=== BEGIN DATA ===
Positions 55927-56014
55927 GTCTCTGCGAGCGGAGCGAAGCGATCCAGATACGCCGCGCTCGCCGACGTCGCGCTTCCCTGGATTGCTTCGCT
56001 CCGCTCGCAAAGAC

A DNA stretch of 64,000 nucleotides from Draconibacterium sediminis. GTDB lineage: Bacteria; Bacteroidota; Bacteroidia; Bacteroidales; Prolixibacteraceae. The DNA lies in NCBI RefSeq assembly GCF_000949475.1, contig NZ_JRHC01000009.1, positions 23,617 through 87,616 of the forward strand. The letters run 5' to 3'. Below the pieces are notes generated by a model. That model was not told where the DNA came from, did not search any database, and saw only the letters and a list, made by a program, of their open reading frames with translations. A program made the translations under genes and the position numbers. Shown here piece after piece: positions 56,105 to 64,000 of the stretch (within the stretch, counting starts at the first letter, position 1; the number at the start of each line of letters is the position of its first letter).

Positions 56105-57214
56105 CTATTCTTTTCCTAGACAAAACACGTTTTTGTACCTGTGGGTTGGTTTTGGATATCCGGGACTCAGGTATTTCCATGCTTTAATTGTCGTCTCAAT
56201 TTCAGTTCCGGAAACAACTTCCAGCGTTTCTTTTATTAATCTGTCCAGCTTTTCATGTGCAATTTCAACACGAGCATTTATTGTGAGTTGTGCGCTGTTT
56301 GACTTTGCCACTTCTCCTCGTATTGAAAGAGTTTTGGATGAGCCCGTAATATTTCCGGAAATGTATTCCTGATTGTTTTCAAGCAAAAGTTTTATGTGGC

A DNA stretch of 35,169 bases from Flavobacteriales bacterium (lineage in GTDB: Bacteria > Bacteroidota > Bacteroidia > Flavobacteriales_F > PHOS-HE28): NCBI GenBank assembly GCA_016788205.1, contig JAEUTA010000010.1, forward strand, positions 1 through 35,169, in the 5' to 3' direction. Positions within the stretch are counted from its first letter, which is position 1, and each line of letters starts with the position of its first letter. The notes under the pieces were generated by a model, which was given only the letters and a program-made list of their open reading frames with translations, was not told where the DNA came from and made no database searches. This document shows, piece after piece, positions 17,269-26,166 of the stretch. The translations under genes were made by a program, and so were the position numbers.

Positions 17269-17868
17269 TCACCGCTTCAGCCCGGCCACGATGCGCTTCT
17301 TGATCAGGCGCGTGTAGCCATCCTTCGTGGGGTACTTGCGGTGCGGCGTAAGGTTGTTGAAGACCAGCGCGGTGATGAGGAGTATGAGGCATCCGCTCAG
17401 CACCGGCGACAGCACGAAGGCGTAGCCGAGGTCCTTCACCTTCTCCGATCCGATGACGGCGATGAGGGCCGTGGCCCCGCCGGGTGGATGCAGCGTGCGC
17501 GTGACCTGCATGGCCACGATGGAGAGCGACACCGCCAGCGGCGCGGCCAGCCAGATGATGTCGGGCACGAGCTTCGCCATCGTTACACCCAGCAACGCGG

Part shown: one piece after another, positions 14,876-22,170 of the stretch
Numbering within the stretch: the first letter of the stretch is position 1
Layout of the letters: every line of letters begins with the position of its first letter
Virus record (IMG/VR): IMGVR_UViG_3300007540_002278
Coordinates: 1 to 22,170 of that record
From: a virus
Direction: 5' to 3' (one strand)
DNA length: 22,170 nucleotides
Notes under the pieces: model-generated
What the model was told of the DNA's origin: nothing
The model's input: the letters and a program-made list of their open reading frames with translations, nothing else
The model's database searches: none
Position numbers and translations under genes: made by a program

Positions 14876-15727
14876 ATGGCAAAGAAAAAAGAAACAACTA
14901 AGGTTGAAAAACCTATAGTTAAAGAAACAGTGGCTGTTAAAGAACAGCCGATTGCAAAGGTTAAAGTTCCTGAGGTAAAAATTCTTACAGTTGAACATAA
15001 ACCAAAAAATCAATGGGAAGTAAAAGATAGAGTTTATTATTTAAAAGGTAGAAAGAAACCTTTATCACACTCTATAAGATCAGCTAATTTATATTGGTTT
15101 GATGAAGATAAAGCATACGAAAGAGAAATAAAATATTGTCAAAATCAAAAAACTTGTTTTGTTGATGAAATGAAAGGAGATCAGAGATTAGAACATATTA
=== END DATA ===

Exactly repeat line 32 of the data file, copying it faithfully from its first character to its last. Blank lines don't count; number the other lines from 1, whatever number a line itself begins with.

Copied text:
15101 GATGAAGATAAAGCATACGAAAGAGAAATAAAATATTGTCAAAATCAAAAAACTTGTTTTGTTGATGAAATGAAAGGAGATCAGAGATTAGAACATATTA